Catch Fish with
For anyone unfamiliar with the site always check the FRESHWATER, SALTWATER and TACK-TICS pages. The Saltwater page now extends back as a record of over several years of (mostly) sea fishing and may be a useful guide as to when to fish. The Freshwater stuff is also up to date now. I keep adding to both. These pages are effectively my diary and the latest will usually be about fishing in the previous day or two. As you see I also add the odd piece from my friends and correspondents if I've not been doing much. The Tactics pages which are chiefly 'how I do it' plus a bit of science are also updated regularly and (I think) worth a read (the earlier ones are mostly tackle and 'how to do it' stuff).
My grandson Ben (now 19 years old and 6'2" in height) used to go fishing with me quite often when he was younger. He's caught quite a few fish from pike to pollack and rudd to wrasse so he knows how to cast and how to play fish. As he grew up the opportunities for fishing with me diminished but clearly the 'bug' is still with him because recently he's been asking me when we could go fishing. One of the big problems is actually organising trips as he lives a good half-hour's drive from me and most of my sessions these days are very short. Anyway, the other day, we were over at Ben's. I asked him if he fancied an evening at the beach and he jumped at the chance. We drove over to our place, had a quick bite to eat, grabbed a couple of rods, took a pair of mackerel fillets out of the fridge and set off.
Of course Ben has no waders so we were restricted to somewhere we could fish in wellies. Fortunately the sea had fallen calm and there was little wind so I decided it would be worth trying freelined baits. Time was pressing so long walks were out of the question and we opted to try close to where we parked the car. He'd never used the free-lining tactics before so I showed him how to bait up the 6/0 circle hook with a flank fillet of mackerel and as we stood two rod lengths apart the baits were flicked two or three metres out to sea. Rods were held, bale arms were kept open and the line was gripped gently between the fingers and thumbs of our free hands. As I commented "It's a bit like carp fishing!"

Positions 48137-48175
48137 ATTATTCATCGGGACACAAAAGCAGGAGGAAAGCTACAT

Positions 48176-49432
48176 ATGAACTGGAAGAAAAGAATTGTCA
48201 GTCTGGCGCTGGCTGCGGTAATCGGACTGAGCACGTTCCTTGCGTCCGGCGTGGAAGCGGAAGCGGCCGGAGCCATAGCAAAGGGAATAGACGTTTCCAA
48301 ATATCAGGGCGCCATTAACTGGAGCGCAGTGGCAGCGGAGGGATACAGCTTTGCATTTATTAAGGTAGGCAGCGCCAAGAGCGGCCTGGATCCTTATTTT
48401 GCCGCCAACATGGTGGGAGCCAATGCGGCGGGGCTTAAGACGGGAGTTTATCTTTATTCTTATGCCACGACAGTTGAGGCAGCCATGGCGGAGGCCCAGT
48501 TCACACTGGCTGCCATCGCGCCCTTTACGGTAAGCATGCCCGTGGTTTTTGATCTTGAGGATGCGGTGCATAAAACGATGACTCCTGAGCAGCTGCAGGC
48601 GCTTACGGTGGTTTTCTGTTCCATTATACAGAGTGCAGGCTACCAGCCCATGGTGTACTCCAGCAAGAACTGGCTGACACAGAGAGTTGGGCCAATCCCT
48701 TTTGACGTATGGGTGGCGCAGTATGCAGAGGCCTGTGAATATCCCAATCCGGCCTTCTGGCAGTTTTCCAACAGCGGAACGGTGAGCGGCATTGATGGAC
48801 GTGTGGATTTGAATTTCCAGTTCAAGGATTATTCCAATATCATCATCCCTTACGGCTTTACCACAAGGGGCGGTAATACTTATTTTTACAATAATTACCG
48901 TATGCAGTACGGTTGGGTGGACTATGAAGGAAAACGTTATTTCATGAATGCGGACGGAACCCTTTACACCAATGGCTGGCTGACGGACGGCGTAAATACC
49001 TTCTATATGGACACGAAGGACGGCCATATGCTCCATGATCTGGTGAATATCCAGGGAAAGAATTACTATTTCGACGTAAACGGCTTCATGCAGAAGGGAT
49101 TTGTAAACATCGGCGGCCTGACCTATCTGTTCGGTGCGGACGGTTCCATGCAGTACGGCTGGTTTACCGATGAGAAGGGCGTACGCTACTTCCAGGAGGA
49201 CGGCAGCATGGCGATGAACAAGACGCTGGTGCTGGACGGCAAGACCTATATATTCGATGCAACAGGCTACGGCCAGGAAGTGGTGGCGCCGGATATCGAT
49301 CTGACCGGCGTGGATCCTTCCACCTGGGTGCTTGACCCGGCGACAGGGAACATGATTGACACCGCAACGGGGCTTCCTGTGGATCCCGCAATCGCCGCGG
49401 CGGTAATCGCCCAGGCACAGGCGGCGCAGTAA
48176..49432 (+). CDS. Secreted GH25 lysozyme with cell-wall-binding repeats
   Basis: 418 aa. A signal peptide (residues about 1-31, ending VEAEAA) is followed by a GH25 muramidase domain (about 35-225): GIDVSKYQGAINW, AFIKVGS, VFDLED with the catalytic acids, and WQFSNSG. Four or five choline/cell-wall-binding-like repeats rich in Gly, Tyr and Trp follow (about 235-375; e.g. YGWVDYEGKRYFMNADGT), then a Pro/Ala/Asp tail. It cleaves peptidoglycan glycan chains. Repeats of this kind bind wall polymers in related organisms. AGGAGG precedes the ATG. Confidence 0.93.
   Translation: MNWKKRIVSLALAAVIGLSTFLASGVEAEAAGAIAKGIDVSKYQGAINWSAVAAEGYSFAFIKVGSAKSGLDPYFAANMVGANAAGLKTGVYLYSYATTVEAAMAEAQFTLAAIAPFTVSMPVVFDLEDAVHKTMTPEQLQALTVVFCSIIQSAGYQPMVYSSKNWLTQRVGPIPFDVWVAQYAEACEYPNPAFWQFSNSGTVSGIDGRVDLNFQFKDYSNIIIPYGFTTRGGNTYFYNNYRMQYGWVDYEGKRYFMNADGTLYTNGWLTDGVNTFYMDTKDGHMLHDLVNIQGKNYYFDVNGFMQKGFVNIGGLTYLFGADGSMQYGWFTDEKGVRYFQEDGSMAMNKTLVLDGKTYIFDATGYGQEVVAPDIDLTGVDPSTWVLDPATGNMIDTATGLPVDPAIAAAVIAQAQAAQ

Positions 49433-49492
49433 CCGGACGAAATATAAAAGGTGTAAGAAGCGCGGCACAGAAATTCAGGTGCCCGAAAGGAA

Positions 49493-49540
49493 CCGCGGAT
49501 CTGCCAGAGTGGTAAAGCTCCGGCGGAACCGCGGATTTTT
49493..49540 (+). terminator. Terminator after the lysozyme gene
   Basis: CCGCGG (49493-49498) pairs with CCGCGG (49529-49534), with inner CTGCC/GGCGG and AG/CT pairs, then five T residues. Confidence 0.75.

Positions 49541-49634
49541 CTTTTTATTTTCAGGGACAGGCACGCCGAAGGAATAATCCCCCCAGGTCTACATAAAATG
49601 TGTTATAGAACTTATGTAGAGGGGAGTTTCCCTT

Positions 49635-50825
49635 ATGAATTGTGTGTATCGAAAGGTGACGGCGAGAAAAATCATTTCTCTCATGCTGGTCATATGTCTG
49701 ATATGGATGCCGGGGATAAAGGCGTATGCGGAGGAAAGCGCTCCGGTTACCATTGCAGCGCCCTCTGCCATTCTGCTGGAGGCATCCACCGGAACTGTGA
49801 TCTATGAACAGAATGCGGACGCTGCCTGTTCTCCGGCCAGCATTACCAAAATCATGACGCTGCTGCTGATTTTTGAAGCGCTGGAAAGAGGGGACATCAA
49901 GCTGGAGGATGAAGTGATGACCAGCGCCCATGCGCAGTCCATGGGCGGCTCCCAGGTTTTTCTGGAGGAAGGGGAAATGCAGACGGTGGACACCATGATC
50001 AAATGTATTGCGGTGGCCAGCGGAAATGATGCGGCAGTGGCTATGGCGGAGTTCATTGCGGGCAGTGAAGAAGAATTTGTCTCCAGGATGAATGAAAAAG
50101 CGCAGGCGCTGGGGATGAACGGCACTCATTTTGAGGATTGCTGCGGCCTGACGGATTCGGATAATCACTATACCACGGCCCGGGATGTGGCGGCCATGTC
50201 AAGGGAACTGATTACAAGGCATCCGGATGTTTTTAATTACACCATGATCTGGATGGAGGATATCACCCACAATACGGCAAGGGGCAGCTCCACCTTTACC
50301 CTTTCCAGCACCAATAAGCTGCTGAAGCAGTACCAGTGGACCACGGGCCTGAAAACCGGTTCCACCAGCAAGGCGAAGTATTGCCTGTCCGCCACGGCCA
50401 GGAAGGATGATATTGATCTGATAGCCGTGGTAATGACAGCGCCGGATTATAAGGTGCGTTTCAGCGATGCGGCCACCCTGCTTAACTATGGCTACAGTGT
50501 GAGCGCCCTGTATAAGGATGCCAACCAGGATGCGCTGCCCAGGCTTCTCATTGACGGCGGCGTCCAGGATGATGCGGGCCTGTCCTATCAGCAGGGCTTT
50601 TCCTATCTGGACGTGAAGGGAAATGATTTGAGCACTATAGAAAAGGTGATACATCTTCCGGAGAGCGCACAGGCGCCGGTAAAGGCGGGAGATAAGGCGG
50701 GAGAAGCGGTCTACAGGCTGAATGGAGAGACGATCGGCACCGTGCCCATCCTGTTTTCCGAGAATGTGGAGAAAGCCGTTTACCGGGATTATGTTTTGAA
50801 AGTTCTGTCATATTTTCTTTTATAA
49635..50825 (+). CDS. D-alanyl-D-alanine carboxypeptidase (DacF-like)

As we began it was still bright, the sun was in the sky and there were quite a few holiday makers on the beach, taking pictures, looking for fossils, throwing stones in the water and generally messing about in a manner calculated to scare fish and annoy anglers. There was still half-an-hour to go before sunset and I thought it was unlikely that we'd get a bite before the light began to fade. We stood chatting about fishing related topics and I said to Ben that, if he had a bite, he should simply let the fish run freely with the bait for a while before dropping the rod tip to give a bit of slack, gently closing the bale arm and then NOT striking.
The sun sank slowly towards the western cliffs and as the air chilled the stone throwers, barbecuers and fossil hunters gradually wandered back up to their cars. Now we were alone on the shore with only the gentle slopping of the water to break the silence. Ben said - "I've got a bite!" I moved towards him and I could see the line running out through his fingers at high speed. He followed my instructions to the letter, the braid tightened and then fell slack as the fish dropped the bait. Bugger! He reeled in to find the bait still in mint condition so I told him to lob it out as before. Again we waited. Another five or ten minutes passed and of course we were all keyed up in anticipation of another bite then Ben's line twitched and began to run out again. This time it was going even faster and he waited a little longer before closing the bale. The rod bowed round to his left and the fish was on. At first it didn't pull very hard and he began to lift the rod and turn the handle of the reel but suddenly it was wrenched down as the bass realised it was hooked. There was a huge boil in the water right in the margin. Clearly the fish had run parallel to the shore and stayed really close in, as they sometimes do.
Ben walked towards the thrashing fish, reeling to keep a tight line as he went and I watched as, after a bit of a tussle, he slid a fine bass ashore and picked it up. The fish was round about the six-pound mark and since my fellow angler hadn't been fishing for years I said he could keep it to eat. We fished on for a few more minutes but it was now becoming distinctly chilly so we trudged back to the car and drove home well pleased with our hour's fishing. Must go with him again before long.
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A very young Ben with one of his smaller catches.
A better fish for my grandson.
The bait - a lightly hooked mackerel fillet from my freezer. I regard this as a sort of hair rig.
I was unaware that Ben took some pictures on his mobile phone as we fished.
Not bad for a reintroduction to bass angling.